Since 2009, I’ve had a nagging voice in the back of my head that says “You should try to get recognition for LT Ray Everts. It’s been very insistent and persistent this past week. This year, I’m asking for an effort of the greater group of shipmates, who may be able to find some puzzle pieces. Keep reading, I’ll get to it. First a little background:
I began this story in 2007, 19 years after the fact because I realized it was a story worth telling of the professionalism of my shipmates on USS CARR (FFG-52) and the sailors from USS KENNEDY (CV-67) who saved those men in peril on the sea on April 24th, 1988. I wasn’t there, I reported aboard USS CARR (FFG-52) in late September that year, but in time for the awards to flow in. During that time I heard the first person stories of my crew.
For many years, it was an integral part of the history of the ship, but that ended as a story among a crew March 13, 2013, when the USS CARR (FFG-52) decommissioned. The story is alive around the web. Part of it here. As I sought out first my shipmates via Navy: Together We Served. I later reached out to those who may have been there, by dates listed aboard the USS BONEFISH (SS-582), USS KENNEDY (CV-67) and USS MCCLOY (FF-1038). While got some dry holes, I found LCDR Pete Wilson, USN who provided a detailed, multi-page input. All those stories, from the several sailors and officers who took the time to provide their view of history, added more context to the day.
Again, I began to tell a story of professionalism, but found a story of heroism, one that had not been reported for the record: It came first from a comment left by Jim Chapman in 2007: He had been the aircrewman in the back of Dusty Dog 613 right on top (they had been practicing dipping on BONEFISH when the fire occurred). Jim lives right near by and we met and he told me what was happening in the helo. They knew sailors were in trouble and needed help, and they did more than the helo was supposed to do, nearly resulting in a crash while trying to hoist more men. That takes guts to keep working a few yards off the water in extreme conditions. Thankfully they and the sailors they pulled aboard all are here to tell the story. In the April 2008 annual post, I recorded Jim’s story to share. He added to my view (and if you read his post, you’ll see he was clear about making sure I had the story right). Jim: BTW, I called CAPT Johnson about 2 years ago and pointed out you and your crew knew exactly what you were doing.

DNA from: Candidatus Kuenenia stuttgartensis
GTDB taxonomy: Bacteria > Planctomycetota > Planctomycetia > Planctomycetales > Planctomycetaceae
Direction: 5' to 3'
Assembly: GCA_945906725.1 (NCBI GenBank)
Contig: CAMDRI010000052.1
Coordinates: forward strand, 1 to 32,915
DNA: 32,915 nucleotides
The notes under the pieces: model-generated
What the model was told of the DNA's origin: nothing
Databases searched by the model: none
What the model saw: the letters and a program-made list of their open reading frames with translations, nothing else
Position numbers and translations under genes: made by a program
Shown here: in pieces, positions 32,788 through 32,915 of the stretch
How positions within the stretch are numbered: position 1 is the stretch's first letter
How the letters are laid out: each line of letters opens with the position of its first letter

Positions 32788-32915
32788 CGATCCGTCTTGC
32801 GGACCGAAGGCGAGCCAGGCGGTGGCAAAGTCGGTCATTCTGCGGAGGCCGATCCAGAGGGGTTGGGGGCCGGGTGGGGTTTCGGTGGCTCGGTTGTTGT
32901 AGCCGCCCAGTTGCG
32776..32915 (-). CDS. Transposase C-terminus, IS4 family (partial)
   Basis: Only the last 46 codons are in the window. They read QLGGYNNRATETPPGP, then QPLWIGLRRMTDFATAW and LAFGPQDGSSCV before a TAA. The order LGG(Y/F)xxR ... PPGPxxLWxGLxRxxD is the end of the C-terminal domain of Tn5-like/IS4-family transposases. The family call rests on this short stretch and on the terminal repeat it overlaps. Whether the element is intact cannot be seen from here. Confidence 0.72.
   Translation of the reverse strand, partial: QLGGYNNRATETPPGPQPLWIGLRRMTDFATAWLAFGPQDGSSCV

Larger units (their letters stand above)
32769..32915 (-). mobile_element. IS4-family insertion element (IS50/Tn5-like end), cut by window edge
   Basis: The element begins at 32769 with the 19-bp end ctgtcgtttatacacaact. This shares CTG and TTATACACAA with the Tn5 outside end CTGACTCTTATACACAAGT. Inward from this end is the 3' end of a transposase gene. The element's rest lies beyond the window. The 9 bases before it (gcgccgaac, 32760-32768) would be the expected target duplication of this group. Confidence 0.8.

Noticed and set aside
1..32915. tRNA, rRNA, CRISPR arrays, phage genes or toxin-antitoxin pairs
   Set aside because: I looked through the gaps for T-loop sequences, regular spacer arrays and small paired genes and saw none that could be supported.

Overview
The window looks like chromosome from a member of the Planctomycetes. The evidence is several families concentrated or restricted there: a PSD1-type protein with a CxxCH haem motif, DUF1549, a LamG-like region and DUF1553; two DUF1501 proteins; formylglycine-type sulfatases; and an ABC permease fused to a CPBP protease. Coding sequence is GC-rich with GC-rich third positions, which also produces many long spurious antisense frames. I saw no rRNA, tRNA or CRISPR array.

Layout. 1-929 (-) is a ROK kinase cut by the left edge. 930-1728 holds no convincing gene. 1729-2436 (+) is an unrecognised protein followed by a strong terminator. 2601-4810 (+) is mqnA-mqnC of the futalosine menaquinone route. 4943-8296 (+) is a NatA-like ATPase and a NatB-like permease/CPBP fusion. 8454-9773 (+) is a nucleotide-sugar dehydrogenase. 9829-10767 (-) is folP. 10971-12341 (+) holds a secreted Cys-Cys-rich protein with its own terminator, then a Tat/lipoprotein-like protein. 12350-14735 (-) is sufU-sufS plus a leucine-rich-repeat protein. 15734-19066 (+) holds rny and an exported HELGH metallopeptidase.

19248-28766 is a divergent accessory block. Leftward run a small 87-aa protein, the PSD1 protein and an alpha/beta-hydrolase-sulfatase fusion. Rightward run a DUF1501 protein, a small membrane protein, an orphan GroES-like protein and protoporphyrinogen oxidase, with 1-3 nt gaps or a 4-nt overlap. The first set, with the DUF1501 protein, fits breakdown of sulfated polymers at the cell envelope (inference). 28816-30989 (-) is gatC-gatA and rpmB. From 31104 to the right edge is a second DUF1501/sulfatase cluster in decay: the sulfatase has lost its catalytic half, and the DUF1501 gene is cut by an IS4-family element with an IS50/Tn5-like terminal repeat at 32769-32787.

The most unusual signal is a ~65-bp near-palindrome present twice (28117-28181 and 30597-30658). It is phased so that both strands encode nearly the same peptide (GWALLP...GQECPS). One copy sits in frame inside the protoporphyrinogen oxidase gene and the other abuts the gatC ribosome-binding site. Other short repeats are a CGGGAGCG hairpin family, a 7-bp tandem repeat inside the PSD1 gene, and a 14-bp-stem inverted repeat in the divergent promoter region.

On April 15th, 2008, FT2(SS) Bill Baker left a comment on the 2007 post that told a story of heroism beyond even what the helo crew: LT Everts died in his lap, having safely gotten the boat to the surface, ensuring he didn’t add a collision with a surface ship to the already chaotic, deadly situation. He didn’t put on an EAB, as it would have obstructed his use of the periscope during surfacing. I emailed Pete Wilson, the former XO, and he said that was never related at the debriefings. That began the little voice in the back of my head. The April 2009 anniversary post quoted Bill Baker’s comments and put what history of Ray Everts I could track down via the internet.
Here’s my request to my shipmates and family members who may wander by here, it’s also three parts:
- I’d like to find out how to contact LT Evert’s family. Sounds like he wasn’t married by the many comments, so I’m assuming his parents would have been the NOKs.
- I want to mount a campaign to complete a virtual 1650 for the Navy and Marine Corps Medal, to acknowledge his selfless sacrifice for his shipmates, the 89 who survived.
- Help to figure out who to submit this to in DoN, or possibly via the serving Congressional senator or representative.
Who’s in? Spread the word, reach out to commenters on other blogs (that’s another part of the story), let’s see if we can crowd source the answers and move forward to get this medal in the service record of Ray for the ages.
Leave your comments here, so it can be a group effort. eMail is nice, but this space can be the virtual bulletin board to share anything someone knows.
To those who have, here, and on other blogs, added to this entire story, thank you. The connection of the internet has allowed this moment in time to become a fuller story than any one person has, and also has connected a few sailors from that day.
And to those, not on the sub, or the helos, or the whale boat, who scrambled to comfort and care for the sailors of the BONEFISH, your efforts were greatly appreciated (go back and skim the comments that have appeared over the years). BZ.